Chief Estate Officer of the DNCC Aminul Islam said they already got a list of 32 on-street car parking spots from the traffic department of the DMP. “We already started the process to lease out those spots for collecting parking charge,” he said. A committee has already formed in this regard. After fixing parking charge, the DNCC would go for tender bid, he said.

Chief Estate Officer of the DSCC Kamrul Islam Chowdhury said they got a list of 7 on-street parking areas under the corporation from the DMP traffic department.

“We already started a process of fixing car parking charge of those areas through a committee,” he said. Replying to a question, he said the DSCC has been collecting car-parking charge in several areas. After completion of all formalities, “we will go for tender for lease out of on-street car parking areas.”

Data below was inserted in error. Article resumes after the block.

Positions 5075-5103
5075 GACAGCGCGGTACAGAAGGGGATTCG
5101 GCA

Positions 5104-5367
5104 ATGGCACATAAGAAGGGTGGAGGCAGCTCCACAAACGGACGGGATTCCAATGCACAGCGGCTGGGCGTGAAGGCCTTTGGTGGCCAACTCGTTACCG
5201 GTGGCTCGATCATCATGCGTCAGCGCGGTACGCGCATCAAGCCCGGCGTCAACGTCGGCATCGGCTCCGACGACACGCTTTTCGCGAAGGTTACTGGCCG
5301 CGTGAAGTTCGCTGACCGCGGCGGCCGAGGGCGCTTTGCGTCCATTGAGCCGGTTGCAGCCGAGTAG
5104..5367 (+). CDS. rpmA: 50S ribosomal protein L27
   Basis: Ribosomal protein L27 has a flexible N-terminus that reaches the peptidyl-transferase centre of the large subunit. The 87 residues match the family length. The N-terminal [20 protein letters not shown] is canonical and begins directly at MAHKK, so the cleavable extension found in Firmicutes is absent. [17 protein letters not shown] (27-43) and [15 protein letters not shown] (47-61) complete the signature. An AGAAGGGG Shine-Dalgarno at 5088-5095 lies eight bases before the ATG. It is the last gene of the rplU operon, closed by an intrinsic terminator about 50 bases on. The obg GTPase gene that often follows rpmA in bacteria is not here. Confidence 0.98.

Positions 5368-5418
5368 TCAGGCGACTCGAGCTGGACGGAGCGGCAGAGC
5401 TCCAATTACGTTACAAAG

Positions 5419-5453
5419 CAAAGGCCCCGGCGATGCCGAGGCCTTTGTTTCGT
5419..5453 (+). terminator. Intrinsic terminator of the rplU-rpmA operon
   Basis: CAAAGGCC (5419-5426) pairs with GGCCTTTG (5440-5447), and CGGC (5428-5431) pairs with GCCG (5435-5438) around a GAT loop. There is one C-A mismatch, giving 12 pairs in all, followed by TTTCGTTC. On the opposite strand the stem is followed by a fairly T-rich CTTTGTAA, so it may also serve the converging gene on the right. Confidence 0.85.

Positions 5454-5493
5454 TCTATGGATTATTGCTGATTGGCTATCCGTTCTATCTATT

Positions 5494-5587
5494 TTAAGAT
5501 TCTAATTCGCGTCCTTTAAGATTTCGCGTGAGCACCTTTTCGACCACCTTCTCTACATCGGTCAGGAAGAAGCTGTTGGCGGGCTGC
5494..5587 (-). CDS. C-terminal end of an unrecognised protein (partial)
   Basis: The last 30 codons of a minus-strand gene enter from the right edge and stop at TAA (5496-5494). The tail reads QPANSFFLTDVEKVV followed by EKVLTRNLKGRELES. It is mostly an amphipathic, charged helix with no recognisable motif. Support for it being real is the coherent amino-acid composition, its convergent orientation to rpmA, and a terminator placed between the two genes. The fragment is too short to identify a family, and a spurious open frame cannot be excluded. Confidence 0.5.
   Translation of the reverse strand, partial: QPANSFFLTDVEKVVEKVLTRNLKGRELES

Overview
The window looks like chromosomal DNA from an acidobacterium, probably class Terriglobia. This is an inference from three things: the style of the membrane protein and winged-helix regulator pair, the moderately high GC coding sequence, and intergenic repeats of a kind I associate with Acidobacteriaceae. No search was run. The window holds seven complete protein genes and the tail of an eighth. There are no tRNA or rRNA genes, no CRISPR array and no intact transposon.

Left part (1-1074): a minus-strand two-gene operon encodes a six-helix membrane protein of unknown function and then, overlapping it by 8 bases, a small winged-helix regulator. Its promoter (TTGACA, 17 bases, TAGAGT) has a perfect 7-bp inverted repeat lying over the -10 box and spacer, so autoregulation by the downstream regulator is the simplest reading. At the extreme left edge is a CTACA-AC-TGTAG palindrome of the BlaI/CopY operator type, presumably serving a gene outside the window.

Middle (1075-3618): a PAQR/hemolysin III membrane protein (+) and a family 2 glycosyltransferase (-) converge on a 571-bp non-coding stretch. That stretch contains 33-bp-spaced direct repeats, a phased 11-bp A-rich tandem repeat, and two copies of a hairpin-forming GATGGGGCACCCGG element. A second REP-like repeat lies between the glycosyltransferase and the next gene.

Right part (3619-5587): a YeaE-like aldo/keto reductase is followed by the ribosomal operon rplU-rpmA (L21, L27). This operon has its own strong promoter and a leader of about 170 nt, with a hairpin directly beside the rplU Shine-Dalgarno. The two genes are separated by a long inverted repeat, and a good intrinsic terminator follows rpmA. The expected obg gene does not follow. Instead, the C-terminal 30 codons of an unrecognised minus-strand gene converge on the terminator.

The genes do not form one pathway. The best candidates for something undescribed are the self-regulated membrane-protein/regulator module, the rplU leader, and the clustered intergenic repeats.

Replying to a question, he said Criminal Investigation Department (CID) formally sought permission from the DSCC for using road under the Mouchak Flyover in front of the CID headquarters of Malibagh. “We already gave consent to use those areas for car parking,” he said.

Car parking of other areas under the entire Moghbazar-Mopuchak Flyover are illegal, the DSCC Chief Estate Officer said.

Talking to UNB, Prof Nazrul Islam, a renowned urban expert, said the decision of identifying on-street car parking areas is a good idea.

On-street and off-street car parking are must for a planned city as the modern cities like New York and Paris have those facilities. The DMP’s decision to identify on-street car parking is a better solution than having no solution of Dhaka’s parking problem, he said.

But they should be careful to identify on-street car parking on the streets, where mass transports, that means passenger buses are plying, he cautioned. The decision of on-street car parking would reduce unnecessarily harassment of car users by the traffic police, Prof Nazrul said.